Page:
At San Diego Comic-Con, TrekMovie spoke to co-showrunners Aaron Harberts and Gretchen Berg along with executive producer Heather Kadin about Star Trek: Discovery.
The series is called Discovery for a reason
Gretchen Berg, asked about what allegorical stories from today Discovery will deal with:
I feel like one of the themes we are exploring is universal and is a lesson I feel like as human beings we have to learn over and over again – is you think you know ‘the other,’ but you really don’t. You have to sort of cognitively re-frame or break or deviate from your own point of view to really understand. You have to forget what you knew before.
One of the big steps in that journey is how to understand yourself. You have to understand yourself before you can better see others. The show is called “Discovery” and it is called “Discovery” for a reason, because our characters are on a journey.
Klingons aren’t the Russians anymore
Aaron Harberts chimed in on the subject of allegories to talk about the Klingons, who were originally conceived in the 1960’s as a stand-in for the Soviet Union and gradually evolved into friends by the late 80’s (for Star Trek: The Next Generation) and 90’s (notably in Star Trek VI), as the Cold War ended:
We are also talking about not only war, but something that is really bubbling up in the United States right now, isolationism. Our country has so many different philosophies. Do we extend a hand? Do we shut it down? And that is also two viewpoints that are being expressed. The Klingons are not necessarily the Russians anymore. The Klingons – I think we will see far more in, frankly, people in the United States and different factions in the United States.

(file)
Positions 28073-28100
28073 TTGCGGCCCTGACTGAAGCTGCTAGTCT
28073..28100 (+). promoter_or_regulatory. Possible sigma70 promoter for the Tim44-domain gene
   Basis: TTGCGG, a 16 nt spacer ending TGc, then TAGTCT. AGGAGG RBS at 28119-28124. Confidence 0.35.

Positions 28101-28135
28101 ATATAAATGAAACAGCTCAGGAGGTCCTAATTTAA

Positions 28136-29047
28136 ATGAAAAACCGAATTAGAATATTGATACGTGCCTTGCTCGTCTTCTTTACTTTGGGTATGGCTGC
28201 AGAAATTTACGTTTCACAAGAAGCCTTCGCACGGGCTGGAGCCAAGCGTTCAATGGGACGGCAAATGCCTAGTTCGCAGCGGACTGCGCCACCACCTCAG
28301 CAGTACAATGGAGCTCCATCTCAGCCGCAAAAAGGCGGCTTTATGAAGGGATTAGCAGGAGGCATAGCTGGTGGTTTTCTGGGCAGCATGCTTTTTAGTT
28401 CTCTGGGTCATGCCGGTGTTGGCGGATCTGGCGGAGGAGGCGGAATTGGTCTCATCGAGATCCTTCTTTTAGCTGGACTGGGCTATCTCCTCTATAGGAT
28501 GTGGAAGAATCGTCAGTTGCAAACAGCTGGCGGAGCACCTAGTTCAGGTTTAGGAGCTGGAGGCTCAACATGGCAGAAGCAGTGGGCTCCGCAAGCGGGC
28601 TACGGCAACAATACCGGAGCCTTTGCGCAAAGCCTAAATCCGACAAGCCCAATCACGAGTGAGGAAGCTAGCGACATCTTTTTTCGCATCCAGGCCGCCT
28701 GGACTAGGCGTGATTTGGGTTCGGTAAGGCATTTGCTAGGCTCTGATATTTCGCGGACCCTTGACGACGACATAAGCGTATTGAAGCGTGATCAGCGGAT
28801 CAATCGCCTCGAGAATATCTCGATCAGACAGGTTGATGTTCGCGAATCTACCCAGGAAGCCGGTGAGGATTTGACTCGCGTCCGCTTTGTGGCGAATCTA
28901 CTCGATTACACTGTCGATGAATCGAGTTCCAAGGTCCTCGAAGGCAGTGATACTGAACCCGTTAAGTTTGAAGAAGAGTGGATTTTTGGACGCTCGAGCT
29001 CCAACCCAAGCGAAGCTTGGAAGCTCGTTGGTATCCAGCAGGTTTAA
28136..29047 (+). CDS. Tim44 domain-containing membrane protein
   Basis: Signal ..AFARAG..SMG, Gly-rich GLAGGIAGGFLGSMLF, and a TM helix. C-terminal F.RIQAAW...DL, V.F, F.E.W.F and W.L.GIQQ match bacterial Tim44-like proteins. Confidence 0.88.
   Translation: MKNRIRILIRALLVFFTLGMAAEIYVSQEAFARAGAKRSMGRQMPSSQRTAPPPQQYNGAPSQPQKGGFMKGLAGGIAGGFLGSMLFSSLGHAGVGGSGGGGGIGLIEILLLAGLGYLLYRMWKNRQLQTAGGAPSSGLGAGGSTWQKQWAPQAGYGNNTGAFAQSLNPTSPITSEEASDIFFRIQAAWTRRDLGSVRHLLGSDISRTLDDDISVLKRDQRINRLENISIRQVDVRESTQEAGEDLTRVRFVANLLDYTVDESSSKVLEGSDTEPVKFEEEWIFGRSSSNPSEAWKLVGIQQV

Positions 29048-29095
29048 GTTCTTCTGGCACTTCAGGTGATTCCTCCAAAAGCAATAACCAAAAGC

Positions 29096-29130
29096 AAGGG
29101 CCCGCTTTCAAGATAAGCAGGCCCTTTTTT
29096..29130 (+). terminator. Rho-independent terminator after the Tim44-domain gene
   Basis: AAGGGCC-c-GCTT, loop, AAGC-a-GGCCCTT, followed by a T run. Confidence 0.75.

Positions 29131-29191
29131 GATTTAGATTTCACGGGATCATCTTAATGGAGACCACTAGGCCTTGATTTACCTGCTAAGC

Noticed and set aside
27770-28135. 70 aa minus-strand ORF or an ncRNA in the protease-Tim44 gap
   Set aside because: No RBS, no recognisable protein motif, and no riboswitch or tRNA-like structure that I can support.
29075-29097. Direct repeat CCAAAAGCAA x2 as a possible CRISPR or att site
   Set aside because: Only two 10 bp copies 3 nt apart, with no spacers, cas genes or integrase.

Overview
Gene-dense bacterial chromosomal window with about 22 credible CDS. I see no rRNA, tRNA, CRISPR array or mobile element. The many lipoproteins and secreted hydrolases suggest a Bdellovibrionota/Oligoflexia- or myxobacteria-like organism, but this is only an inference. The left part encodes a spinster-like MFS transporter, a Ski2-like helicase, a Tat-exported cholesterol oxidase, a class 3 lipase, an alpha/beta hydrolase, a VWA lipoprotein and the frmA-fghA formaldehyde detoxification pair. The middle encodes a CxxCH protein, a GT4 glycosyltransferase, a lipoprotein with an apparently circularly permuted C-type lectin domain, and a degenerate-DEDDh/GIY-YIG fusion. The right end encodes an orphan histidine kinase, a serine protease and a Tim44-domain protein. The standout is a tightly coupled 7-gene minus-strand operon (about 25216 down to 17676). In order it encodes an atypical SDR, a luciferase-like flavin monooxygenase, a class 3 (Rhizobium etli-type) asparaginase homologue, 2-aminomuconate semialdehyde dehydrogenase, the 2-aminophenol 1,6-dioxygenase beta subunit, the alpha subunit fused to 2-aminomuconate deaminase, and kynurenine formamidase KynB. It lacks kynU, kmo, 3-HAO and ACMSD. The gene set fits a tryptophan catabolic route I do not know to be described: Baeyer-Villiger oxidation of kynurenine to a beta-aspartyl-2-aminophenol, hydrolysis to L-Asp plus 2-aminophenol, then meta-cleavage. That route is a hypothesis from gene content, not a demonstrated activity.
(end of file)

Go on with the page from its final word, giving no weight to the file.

And that is not to say they are bad, but what we really wanted to do too is understand two differing points of view and really explore it. And I think when people look at the Klingons – I frankly love what they represent. Not in terms necessarily of all the messaging, but in terms of learning about them and learning why they are who they are and making sure they aren’t just the enemy.
And then finding a way to come together. How do we bring everyone back together? What do we do? What does it take? It is a big challenge for us, but that is what season one is all about.
Burnham’s fall from grace
Heather Kadin also chimed in:
And also we get to explore the importance of acceptance too. Because as Michael Burnham has this fall from grace and there are characters around her that are meeting her after the fact. They are making assumptions an assumption about her based on what they heard as opposed to being able to take her at face value
I think Mary Wiseman’s character [Ensign Tilly who revealed to TrekMovie that she is Burnham’s roommate on the U.S.S. Discovery] plays a huge role in that, in just the eagerness to be a friend and accepting. That is the message that we all need.
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